Satyajit Ray, the master storyteller, has left a cinematic heritage that belongs as much to India as to the world. His films demonstrate a remarkable humanism, elaborate observation and subtle handling of characters and situations. The cinema of Satyajit Ray is a rare blend of intellect and emotions. He is controlled, precise, meticulous, and yet, evokes deep emotional response from the audience. His films depict a fine sensitivity without using melodrama or dramatic excesses. He evolved a cinematic style that is almost invisible. He strongly believed, "The best technique is the one that's not noticeable".
Ray directly controlled many aspects of filmmaking. He wrote all the screenplays of his films, many of which were based on his own stories. According to him, “I don’t mind taking a rest for three or four months, but I have to keep on making films for the sake of my crew, who just wait for the next film because they are not on a fixed salary.”
He designed the sets and costumes, operated the camera since Charulata (1964), he composed the music for all his films since 1961 and designed the publicity posters for his new releases. He trusted that, “The only solutions that are ever worth anything are the solutions that people find themselves.” He also said that, “The director is the only person who knows what the film is about.”
“When I write an original story, I write about people I know first-hand and situations I am familiar with. I don’t write stories about the nineteenth century.” In addition to filmmaking, Ray was a composer, a writer and a graphic designer. His interest in the western and European cultures is very vivid when he said, “At the age when Bengali youth almost inevitably writes poetry, I was listening to European Classical music.”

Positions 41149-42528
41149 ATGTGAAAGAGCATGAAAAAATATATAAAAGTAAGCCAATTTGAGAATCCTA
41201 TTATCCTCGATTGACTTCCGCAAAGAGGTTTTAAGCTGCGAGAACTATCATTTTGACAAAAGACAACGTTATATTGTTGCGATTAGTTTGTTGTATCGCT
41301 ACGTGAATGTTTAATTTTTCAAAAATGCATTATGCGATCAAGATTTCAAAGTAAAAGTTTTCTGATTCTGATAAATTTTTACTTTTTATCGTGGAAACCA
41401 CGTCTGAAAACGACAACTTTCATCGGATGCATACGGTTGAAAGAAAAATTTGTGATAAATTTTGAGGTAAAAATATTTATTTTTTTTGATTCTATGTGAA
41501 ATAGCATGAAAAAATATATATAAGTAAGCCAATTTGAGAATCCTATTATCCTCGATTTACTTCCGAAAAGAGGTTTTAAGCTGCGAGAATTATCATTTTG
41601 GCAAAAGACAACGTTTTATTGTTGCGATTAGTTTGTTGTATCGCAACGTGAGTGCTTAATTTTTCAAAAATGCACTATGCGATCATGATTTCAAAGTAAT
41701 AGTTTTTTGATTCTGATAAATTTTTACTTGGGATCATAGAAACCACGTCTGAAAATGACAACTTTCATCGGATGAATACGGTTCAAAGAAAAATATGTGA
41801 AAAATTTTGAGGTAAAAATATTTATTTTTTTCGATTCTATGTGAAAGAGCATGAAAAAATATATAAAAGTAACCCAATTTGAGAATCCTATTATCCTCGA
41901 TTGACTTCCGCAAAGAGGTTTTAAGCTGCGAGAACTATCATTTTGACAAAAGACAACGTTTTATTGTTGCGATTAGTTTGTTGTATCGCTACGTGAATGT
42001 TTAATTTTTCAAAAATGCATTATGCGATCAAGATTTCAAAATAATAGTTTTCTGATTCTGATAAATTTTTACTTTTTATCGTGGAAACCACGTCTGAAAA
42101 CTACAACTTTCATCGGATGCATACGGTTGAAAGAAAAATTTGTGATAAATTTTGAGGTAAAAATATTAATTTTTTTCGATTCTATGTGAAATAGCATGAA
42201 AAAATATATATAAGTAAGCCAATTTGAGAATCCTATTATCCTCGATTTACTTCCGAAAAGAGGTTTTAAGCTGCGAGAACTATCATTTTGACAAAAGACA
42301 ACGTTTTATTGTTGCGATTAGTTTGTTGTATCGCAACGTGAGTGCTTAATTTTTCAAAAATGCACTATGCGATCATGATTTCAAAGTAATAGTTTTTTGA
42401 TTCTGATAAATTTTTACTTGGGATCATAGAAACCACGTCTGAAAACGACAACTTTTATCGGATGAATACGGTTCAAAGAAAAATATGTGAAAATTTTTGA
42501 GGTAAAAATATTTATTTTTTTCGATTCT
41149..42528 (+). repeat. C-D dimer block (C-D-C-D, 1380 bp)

According to him, “If the theme is simple you can include a hundred details that create an illusion of actuality better.” He believed in “Dominus Omnium Magister. It means God is the master of all things.”
After the release of Agantuk, he felt, “I never believed that my films, especially Pather Panchali, would be seen throughout this country or other countries. The fact that they have is an indication that, if you are able to portray universal feelings, universal relations, emotions and characters, you can cross certain barriers and reach out to others, even non-Bengalis.”
“Somehow I feel that an ordinary person – the man in the street if you like – is a more challenging subject for exploration than people in the heroic mould. It is the half shades, the hardly audible notes that I want to capture and explore.”